The Carnegie Foundation was chosen to oversee the development of “a new conceptual framework” which elevated engineering to equal rank with science and conceived of 13 science and engineering standards that would be taught from kindergarten through twelfth grade. The original Framework states:

 “The framework is designed to help realize a vision for education in the sciences and engineering in which students, over multiple years of school, actively engage in scientific and engineering practices and apply crosscutting concepts to deepen their understanding of the core ideas in these fields.”

 Without ever piloting these concepts in classrooms, the NGSS was published and state leaders were convinced to adopt them. Achieve Incorporated holds the copyright on the NGSS.

Elevating engineering to the same status as science is wrong headed. Science is the foundation of engineering. Science is a prerequisite to engineering. Differentiation between science and engineering need not happen before upper division at universities. K-12 students need basic science delivered by teachers excited about the subject.

The 13 NGSS standards are repeatedly assigned to each grade level in a somewhat randomized manor (about 5 standards each year). Adding the three dimensions of learning (core ideas, associated practices, and crosscutting concepts) plus engineering makes these science standards not just bad theory but unintelligible.

In 600 AD, China was the most advanced country in the world in science – some estimates say at least 400 years ahead of any other nation. They instituted standardized education with testing accountability and all scientific progress halted. They became unable to defend themselves after the industrial revolution.

Standardized education’s main advantage is population control but it inhibits cultural progress.

Final decisions about education should be left to local jurisdictions.

Federal and state education departments could enhance professional peer review processes by supporting curriculum research. Local communities and professional educators should be freed to select and implement fresh ideas about curriculum that they find appealing for their circumstances. In this manor, popular ideas will be adopted and bad ideas will die naturally.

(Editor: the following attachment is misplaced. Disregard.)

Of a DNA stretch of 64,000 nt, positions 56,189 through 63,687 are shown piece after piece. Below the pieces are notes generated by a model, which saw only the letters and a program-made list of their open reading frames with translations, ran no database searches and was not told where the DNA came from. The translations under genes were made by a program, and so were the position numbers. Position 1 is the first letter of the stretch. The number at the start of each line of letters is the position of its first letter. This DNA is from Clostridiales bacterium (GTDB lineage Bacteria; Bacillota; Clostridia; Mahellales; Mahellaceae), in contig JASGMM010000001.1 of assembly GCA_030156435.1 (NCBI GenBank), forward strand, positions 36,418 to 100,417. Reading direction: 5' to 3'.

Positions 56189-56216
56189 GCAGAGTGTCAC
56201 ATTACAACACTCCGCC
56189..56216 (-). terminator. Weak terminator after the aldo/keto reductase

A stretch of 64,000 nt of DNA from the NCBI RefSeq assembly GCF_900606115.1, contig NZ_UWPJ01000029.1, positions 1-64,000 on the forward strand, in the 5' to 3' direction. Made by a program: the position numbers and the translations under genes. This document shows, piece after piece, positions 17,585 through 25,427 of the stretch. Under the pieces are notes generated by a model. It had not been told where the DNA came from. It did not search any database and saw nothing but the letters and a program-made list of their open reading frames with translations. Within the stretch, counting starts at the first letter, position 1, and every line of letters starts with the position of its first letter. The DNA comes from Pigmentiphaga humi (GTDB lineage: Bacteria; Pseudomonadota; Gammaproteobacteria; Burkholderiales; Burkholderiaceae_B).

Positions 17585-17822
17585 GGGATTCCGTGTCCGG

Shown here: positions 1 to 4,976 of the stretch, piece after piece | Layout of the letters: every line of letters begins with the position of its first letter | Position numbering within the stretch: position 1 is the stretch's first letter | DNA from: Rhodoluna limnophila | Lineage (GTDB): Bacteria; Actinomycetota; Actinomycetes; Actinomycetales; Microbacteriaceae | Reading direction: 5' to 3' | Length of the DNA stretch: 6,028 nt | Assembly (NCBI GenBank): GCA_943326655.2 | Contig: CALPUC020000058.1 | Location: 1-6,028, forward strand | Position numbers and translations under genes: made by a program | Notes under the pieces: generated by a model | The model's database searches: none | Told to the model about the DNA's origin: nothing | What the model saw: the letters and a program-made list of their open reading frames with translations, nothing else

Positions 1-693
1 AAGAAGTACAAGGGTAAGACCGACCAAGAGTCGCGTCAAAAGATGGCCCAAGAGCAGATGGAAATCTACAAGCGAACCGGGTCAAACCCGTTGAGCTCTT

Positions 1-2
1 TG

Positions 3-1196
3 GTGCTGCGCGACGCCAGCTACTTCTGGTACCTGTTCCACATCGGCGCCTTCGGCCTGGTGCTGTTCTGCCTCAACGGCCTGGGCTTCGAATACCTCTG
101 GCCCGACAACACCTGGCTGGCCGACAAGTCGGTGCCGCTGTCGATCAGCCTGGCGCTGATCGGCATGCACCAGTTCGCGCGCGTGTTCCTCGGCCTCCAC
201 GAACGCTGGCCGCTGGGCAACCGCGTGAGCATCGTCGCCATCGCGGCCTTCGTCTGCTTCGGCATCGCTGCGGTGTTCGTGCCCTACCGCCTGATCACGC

We need to improve education but today’s misguided “corporate education reform” causes great harm. We have a good system for tracking education progress (NAEP testing). We have the best educated and trained teaching force in the history of the United States. Unfortunately standards based education squanders this talent and opens the door for; fraud, abuse, segregation and waste.

Louis Gerstner and Bill Gates, without whom there would be no NGSS or Common Core, are billionaires not education experts. Their education thinking is shallow and amateurish. Reason dictates that we let experienced professionals lead education.

“The End of Public Education”

27 Dec

Professor of Curriculum and Instruction at the University of Rochester, New York, David W. Hursh has written a fascinating little book with the above title. It is subtitled: “The Corporate Reform Agenda to Privatize Education.”[1] Professor Hursh makes two powerful points. First, the threat to public education’s existence is real and serious. Second, this threat is driven by neoliberal philosophy which is widely promoted by many extremely wealthy individuals.

“We may be witnessing the end of public education in the United States. Not in the sense that public funding of schools will cease, although funding is likely to decrease.” These are the first two sentences of the book. When you read Professor Hursh’s detailed account of the money and political clout purchased in the cause of privatizing public education in New York, the reader is left with the sense that the “End of Public Education” in that state is more likely than not.

Neoliberal Philosophy Shakes off Its Laissez-faire History

During a crushing worldwide depression and World War II, Franklin Roosevelt successfully established several popular government programs including social security. It was in this environment that the Austrian born economist Frederic Von Hayek attacked Roosevelt’s “new deal” and its Keynesian philosophy of economics underpinning. Hayek warned about the tyranny of government control in his book The Road to Serfdom. In the early 1950’s Milton Friedman, at the University of Chicago, started making similar criticisms of government programs which he said should be left to the market place and private business.

Hayek and Friedman were marginal personalities until the early 1970’s when the large government deficits caused by spending on the Viet Nam war provided some credence for them. Their rather old and discredited economic philosophy gathered new momentum and a modern name, Neoliberalism.